NEW YORK –- President Barack Obama met with over a dozen prominent columnists and magazine writers Wednesday afternoon before calling for an escalation of the war against the Islamic State, or ISIS, in a primetime address that same night.
The group, which met in the Roosevelt Room of the White House in an off-the-record session, included New York Times columnists David Brooks, Tom Friedman and Frank Bruni and editorial writer Carol Giacomo; The Washington Post's David Ignatius, Eugene Robinson and Ruth Marcus; The New Yorker's Dexter Filkins and George Packer; The Atlantic's Jeffrey Goldberg and Peter Beinart; The New Republic's Julia Ioffe; Columbia Journalism School Dean Steve Coll; The Wall Street Journal's Jerry Seib; and The Daily Beast's Michael Tomasky, a source familiar with the meeting told The Huffington Post.
National Security Advisor Susan Rice, Deputy National Security Advisor Ben Rhodes and White House Chief of Staff Denis McDonough also attended the meeting, according to the source.
The White House declined comment.
Peter Baker, the chief White House correspondent for The New York Times, reported on Saturday that Obama had met with columnists and magazine writers but did not name the attendees.
Baker wrote that three New York Times columnists and one editorial writer attended, but indicated they weren't sources for his story. Since the meeting was off the record, the Times columnists could not report what Obama said. But Baker, a Times reporter not in attendance, was under no obligation to withhold the fact that the meeting took place.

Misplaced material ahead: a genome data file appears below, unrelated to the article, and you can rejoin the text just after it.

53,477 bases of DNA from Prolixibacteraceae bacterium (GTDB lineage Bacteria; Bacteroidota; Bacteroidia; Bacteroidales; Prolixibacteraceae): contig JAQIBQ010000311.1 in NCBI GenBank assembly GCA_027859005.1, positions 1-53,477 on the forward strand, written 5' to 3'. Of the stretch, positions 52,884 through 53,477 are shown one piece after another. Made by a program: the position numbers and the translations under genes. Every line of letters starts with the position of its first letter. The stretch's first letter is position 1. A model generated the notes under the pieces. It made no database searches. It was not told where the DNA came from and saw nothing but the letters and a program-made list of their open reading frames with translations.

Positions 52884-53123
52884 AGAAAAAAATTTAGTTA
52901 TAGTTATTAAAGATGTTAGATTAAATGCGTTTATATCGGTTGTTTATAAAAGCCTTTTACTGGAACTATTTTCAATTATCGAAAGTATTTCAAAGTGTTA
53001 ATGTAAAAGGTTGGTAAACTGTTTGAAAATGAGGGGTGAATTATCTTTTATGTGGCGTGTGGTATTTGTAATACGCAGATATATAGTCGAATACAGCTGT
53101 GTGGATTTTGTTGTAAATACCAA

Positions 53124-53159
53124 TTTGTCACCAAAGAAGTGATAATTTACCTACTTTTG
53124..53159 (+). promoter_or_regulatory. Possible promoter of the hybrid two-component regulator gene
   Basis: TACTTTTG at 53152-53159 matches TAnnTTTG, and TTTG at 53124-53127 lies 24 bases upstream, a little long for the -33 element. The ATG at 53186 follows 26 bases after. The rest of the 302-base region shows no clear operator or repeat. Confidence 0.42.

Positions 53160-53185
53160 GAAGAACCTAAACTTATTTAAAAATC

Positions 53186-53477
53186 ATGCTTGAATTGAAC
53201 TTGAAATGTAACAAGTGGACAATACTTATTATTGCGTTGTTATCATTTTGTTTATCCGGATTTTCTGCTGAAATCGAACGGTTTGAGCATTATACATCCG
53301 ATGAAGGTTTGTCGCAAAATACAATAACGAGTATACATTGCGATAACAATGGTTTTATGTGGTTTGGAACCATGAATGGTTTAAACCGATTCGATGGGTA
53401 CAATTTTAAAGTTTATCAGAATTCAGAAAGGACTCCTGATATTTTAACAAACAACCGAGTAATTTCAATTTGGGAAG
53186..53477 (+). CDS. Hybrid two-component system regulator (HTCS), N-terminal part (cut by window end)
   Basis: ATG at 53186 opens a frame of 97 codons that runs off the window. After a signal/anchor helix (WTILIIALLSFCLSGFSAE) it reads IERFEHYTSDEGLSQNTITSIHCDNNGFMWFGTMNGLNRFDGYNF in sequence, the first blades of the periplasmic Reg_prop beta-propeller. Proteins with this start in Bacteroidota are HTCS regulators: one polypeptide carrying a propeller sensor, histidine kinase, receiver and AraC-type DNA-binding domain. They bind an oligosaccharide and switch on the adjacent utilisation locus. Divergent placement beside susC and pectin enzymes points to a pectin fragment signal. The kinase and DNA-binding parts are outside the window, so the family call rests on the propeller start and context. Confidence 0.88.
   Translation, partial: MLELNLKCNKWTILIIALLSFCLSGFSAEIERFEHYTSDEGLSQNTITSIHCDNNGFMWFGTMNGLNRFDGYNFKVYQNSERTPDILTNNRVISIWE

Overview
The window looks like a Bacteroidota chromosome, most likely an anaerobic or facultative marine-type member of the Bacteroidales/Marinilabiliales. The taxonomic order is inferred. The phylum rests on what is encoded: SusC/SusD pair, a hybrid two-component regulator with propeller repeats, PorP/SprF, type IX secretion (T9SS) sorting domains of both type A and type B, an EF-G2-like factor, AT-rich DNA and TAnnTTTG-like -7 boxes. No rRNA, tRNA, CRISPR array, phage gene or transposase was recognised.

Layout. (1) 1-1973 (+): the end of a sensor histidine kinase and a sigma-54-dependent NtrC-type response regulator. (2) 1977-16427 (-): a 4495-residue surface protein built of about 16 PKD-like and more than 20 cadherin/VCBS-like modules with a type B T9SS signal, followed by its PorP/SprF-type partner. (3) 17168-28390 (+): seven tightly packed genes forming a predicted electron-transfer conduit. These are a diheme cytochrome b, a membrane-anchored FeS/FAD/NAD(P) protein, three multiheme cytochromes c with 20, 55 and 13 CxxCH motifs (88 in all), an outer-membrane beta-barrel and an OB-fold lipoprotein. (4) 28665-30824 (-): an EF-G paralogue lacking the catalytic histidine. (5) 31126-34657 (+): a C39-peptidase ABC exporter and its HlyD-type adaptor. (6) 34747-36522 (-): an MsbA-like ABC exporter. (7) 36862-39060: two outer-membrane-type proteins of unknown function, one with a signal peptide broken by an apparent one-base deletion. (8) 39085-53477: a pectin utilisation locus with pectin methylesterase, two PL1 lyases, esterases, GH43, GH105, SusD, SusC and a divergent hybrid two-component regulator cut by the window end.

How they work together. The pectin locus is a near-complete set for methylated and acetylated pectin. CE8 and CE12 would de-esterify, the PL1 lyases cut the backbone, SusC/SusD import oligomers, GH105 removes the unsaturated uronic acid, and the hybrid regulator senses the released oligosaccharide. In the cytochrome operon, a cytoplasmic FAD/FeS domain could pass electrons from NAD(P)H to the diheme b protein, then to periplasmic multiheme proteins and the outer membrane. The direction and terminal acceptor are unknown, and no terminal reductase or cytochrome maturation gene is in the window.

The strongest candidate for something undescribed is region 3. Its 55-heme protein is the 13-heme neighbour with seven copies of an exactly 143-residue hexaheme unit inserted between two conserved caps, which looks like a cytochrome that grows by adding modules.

Obama has long derided the 24-hour news cycle in which minor misstatements can become fodder for endless cable discussions. But throughout his presidency, he has used smaller, private meetings with influential columnists and commentators as a way to explain his positions before rolling out major foreign and domestic policy decisions.
A year ago, Obama met with the New York Times editorial board and three columnists while considering whether to launch airstrikes against President Bashar Assad’s regime in Syria.
Obama’s decision to escalate the war Wednesday followed several weeks of calls by politicians and pundits for him to expand the air campaign against the Islamic State, even as the intelligence community and terrorism experts said the militant group poses no imminent threat to the United States.
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